This is in vitro fertilization (IVF), which is preceded by ovarian stimulation treatment. If even with this treatment pregnancy is not achieved, ovodonation is the way to choose to try to achieve gestation.
How can I know what my ovarian reserve is?
The ovarian reserve is the amount of eggs available in a woman at a given time, since this amount is reduced as time goes by.
The measurement of ovarian reserve in women is usually carried out through a blood test where the concentration of various hormones is determined: FSH, LH, estradiol and antimullerian hormone. In addition, this hormonal profile can be completed with a count of antral follicles by transvaginal ultrasound.
If a woman's ovarian reserve is low, she will most likely have to resort to assisted reproductive techniques to achieve pregnancy.
How many eggs does a woman release on Clomid?
Clomid, Clomifene or Clomiphene is a medication used for IVF ovarian stimulation. The purpose is to produce more than one egg per cycle (i.e. superovulation). The particular number of eggs a woman will be able to release on Clomid depends on each IVF patient and the response of her ovaries to IVF meds.
If you would like to know more about howthe ovarian reserve is measured and the interpretation of the results, the following article may be of interest: Ovarian reserve test: What are the normal values?
If you are interested in more details anout the antimüllerian hormone then please click here: What is the function of antimüllerian hormone (AMH)?
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Video ReproducciónAsistida.Org - Entrevista sobre la Reserva ovárica - by Dr. Miguel Dolz, on November, 2th 2017. [See original video in Spanish here]
FAQs from users: 'Why is age such an important factor in a woman's fertility?', 'Is there a relation between ovarian reserve and egg quality?', 'Can low ovarian reserve be prevented?', 'How does low ovarian reserve affect IVF success rates?', 'Is anti-Müllerian hormone (AMH) or antral follicle count (AFC) more reliable for assessing ovarian reserve?', 'Can a woman produce more eggs?', 'Is there any home method to measure ovarian reserve and fertility?', 'Can eggs come out during period?', 'Is there any treatment for low ovarian reserve that allows pregnancy?', 'How do I know how many eggs I have left?', 'Is ovarian reserve related to blood type?', 'How can I know what my ovarian reserve is?', 'How many eggs does a woman drop during ovulation?' and 'How many eggs does a woman release on Clomid?'.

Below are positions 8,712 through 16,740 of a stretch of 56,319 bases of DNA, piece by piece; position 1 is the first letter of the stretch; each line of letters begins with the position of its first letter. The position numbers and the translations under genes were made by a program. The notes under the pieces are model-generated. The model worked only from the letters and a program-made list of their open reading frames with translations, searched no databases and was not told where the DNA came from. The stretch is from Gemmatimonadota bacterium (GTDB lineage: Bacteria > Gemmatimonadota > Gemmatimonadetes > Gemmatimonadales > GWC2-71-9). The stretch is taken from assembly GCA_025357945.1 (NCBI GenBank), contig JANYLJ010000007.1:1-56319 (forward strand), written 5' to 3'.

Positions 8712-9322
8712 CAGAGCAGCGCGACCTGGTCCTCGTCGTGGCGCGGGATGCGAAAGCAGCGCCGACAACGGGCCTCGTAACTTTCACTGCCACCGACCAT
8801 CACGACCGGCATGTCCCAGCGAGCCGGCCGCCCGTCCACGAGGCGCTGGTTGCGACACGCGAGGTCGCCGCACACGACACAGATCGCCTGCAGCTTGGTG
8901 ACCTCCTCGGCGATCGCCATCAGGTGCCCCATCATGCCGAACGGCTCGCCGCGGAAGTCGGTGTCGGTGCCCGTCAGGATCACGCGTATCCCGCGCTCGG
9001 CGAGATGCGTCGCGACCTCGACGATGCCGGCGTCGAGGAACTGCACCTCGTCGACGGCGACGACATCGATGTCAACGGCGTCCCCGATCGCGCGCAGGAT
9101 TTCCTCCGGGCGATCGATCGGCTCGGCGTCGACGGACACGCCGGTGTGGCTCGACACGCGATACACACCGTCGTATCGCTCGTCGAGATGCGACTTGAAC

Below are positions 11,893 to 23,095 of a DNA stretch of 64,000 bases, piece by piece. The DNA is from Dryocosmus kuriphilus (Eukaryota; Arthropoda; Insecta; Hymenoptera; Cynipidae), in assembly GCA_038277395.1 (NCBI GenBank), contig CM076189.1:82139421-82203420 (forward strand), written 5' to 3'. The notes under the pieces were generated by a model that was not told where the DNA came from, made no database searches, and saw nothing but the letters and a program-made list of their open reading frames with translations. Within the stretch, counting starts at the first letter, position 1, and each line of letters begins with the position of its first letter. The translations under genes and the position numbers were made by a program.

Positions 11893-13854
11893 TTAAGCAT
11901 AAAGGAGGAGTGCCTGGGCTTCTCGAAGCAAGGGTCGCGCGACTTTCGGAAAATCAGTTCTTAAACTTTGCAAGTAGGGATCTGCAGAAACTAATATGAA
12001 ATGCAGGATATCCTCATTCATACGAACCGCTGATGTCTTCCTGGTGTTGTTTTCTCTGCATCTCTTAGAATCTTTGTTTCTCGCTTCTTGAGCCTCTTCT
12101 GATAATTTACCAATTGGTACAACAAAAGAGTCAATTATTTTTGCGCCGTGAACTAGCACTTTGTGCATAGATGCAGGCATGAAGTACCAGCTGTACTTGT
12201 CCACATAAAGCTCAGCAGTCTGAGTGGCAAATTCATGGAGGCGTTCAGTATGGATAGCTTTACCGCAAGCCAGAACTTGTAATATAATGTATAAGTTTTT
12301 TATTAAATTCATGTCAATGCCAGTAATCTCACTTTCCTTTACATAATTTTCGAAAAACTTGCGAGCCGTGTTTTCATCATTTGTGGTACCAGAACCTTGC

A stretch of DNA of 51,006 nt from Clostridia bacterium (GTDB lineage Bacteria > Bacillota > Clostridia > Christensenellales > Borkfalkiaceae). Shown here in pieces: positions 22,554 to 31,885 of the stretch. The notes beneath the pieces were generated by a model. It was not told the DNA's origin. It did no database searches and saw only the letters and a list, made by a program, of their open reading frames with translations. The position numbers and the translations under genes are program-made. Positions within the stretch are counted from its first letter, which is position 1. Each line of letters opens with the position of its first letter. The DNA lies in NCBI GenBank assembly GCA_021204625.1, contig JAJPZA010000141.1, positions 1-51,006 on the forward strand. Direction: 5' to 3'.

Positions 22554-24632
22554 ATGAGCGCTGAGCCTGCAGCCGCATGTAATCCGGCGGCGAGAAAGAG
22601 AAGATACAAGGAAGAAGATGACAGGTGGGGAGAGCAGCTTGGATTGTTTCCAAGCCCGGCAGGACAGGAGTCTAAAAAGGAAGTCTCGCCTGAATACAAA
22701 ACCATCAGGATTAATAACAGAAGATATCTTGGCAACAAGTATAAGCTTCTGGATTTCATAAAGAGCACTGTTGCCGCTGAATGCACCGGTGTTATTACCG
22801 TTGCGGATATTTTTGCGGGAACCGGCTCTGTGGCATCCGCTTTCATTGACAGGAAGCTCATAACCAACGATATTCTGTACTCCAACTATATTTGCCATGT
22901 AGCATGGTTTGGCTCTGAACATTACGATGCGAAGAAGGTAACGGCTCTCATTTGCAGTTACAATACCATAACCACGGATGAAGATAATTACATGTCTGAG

Authors and contributors
More information about Michelle Lorraine Embleton
I have read several of your articles and I wonder what your opinion would be about my case. I am a young woman, 26 years old, single and I have been to several Assisted Reproduction clinics. My antimüllerian is 2.17, my FSH is 9.12 and the antral follicle count is 6-7 in each ovary and the hysterosalpingography is correct.
The opinion of several gynecologists is that the results do not correspond to my age, and that is why they do not agree between trying an AID cycle or an IVF cycle. I would like to know your disinterested opinion, what treatment would you recommend, what pregnancy rate would I have with an AID?
Thanks in advance for any advice or opinions
Since you are young and your AMH has come back with normal values it could be a good idea to try the artificial insemination first as it is a simpler and cheaper procedure and you have a chance of getting pregnant this way.
The success rate of AID (measured by birth rate) is about 20%. You can get more information about this here: Sucess rates in assisted reproduction.
I hope my answer is helpful and wish you the best.
I conceived my baby girl at 38! I was told my ovarian reserve wasn´t bad for my age but that it would be more dificult to get pregnnat naturally.
WE DID IT! After 8 months of TTC we got that BFP. We both followed the advice of healthy lifestyle and timing our sexlife around ovulation, which was a bit weird to start with but it meant we did it more!
Good luck all.